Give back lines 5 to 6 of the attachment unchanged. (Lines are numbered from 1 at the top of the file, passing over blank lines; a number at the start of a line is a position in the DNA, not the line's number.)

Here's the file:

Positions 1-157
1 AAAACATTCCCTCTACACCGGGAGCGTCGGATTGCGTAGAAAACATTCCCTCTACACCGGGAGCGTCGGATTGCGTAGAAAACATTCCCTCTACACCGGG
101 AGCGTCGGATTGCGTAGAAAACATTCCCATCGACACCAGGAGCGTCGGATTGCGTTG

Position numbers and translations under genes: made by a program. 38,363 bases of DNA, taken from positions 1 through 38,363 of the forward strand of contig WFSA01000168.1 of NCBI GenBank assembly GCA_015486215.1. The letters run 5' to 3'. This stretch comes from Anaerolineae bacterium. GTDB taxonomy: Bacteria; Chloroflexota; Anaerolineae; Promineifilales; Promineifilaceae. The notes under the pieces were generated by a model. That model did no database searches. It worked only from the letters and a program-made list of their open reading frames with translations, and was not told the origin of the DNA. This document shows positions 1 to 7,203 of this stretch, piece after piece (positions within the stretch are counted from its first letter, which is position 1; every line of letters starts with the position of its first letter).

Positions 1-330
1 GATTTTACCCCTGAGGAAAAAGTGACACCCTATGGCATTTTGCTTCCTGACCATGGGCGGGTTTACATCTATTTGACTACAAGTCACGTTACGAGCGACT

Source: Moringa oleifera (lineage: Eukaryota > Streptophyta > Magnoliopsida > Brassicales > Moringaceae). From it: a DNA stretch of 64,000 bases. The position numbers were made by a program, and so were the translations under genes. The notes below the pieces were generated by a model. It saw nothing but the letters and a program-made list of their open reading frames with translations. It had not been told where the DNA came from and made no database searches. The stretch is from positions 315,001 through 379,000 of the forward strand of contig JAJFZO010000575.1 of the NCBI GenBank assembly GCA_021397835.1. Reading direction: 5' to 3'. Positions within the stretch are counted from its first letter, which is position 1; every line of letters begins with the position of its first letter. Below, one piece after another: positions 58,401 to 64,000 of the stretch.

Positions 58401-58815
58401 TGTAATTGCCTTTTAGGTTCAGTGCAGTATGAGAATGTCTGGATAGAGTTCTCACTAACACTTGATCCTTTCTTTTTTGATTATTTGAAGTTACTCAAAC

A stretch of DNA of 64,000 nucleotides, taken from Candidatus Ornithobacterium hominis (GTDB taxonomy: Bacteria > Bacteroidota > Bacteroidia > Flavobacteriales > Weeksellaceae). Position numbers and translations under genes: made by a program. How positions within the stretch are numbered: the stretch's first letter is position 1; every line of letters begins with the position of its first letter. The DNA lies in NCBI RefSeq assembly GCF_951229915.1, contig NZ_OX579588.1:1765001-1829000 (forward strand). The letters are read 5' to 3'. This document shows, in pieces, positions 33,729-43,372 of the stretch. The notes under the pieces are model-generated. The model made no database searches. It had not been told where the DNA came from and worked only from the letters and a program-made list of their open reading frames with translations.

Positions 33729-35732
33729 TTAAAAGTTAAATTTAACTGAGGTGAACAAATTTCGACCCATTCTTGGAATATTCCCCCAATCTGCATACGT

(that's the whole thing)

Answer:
Positions 1-330
1 GATTTTACCCCTGAGGAAAAAGTGACACCCTATGGCATTTTGCTTCCTGACCATGGGCGGGTTTACATCTATTTGACTACAAGTCACGTTACGAGCGACT